West Norfolk bathing water tests delayed by Covid-19
Following concerns being expressed over West Norfolk bathing water earlier this year, sampling has been delayed due to Covid-19.
West Norfolk councillors have re-iterated their concerns after the Environment Agency said it expects to restart bathing water monitoring towards the end of July.
Government guidelines have meant routine bathing water sampling was suspended before the start of the 2020 season.
It comes after West Norfolk councillors heard samples at Old Hunstanton beach worsened in 2019 according to samples analysed.
Senior environment officer John Daniels previously said the main Hunstanton beach slightly improved for bathing water samples in 2019 with the overall classification for Heacham and Hunstanton Main being ‘sufficient’.
A spokesman for the EA said the sampling pause will not impact the bathing water quality this summer, which he described as being of a high standard in England.
He added: “As part of our preparations we will consider what coverage of monitoring will be possible, taking into consideration the latest social distancing guidelines and ensuring the health, safety and wellbeing of our staff and the public.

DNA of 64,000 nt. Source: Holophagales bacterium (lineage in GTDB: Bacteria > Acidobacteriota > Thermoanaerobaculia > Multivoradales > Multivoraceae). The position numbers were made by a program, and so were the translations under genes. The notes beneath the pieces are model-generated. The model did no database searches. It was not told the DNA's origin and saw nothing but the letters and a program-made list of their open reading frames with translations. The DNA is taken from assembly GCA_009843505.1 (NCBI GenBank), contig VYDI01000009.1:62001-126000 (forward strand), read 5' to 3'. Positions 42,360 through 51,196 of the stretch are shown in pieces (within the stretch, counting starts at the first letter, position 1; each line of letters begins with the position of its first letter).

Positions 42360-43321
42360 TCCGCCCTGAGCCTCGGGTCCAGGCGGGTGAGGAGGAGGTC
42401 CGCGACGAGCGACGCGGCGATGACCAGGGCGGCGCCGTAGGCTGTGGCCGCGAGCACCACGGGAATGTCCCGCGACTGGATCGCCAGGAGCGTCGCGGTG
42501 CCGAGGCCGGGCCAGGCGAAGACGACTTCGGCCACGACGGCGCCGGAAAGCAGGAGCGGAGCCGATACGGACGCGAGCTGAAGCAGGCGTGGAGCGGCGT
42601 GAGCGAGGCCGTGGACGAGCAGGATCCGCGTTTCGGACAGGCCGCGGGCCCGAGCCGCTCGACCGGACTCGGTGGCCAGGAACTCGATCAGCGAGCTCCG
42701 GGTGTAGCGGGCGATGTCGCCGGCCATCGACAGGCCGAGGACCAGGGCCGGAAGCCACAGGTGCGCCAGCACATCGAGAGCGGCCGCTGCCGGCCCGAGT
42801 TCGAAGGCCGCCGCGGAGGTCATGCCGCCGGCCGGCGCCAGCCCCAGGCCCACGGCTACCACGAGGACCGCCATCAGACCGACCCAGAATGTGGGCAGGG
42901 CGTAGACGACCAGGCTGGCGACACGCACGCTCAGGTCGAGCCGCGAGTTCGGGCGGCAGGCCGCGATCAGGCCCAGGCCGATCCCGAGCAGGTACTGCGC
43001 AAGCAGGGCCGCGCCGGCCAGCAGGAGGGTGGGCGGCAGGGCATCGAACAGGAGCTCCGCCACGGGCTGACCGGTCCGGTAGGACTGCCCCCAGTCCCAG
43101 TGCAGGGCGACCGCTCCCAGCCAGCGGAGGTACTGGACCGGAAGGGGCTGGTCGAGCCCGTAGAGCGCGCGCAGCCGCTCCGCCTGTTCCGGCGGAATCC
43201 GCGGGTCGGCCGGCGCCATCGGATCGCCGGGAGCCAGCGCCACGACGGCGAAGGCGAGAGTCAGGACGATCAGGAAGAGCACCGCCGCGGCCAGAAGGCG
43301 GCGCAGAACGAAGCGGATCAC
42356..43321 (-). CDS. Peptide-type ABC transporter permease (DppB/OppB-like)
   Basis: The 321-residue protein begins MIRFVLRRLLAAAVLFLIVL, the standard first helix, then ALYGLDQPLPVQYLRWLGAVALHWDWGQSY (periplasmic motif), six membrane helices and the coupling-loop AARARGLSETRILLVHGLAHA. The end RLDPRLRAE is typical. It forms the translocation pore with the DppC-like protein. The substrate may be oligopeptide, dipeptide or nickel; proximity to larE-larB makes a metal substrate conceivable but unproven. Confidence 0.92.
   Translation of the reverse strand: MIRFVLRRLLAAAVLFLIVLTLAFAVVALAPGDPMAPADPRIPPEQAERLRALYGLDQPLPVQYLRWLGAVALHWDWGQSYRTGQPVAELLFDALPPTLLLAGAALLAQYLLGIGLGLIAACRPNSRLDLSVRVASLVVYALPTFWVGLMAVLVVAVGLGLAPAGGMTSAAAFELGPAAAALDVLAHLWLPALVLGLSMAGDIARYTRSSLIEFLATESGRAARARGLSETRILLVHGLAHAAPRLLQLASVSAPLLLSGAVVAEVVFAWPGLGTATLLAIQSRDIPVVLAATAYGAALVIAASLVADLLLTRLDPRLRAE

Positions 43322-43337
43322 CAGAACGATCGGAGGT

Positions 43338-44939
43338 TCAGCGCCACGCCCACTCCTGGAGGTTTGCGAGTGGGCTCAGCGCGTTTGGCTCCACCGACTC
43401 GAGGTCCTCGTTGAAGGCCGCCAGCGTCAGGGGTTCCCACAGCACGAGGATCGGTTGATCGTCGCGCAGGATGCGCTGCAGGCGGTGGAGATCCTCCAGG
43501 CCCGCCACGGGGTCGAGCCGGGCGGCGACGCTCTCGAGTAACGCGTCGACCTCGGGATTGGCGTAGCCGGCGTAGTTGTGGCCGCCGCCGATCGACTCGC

“Regulatory work continues and pollution prevention measures such as conditions in permits for discharges affecting bathing waters still apply.”
But West Norfolk councillor councillor Paul Beal, who represents Hunstanton, questioned why water samples had to be put on hold.
He said: “What has Covid got to do with it? Everything is being used as an excuse. People can still go to supermarkets and shops, so why can’t they take samples?”
Mr Beal added that he has made requests to the council regarding industrial waste and the water quality on the coast, but he said nothing has been done about it.
Sandra Squire, who also raised concerns during a committee meeting earlier this year, said: “So many people are using the beach and need to have an idea of the water quality. Even if we knew the results, it will not put some people off but it would help because there would be an alert in place.
“When these sort of things are brought up in meetings, it does not necessarily mean there will be action unless we chase it up. It can be solely for discussion.”
She also raised concern over a new interactive map released by the Rivers Trust which shows sewage discharges in the River Great Ouse and Gaywood River.
Ms Squire said: “It is actually quite shocking how much sewage goes into the river. It is totally unacceptable in this day and age.”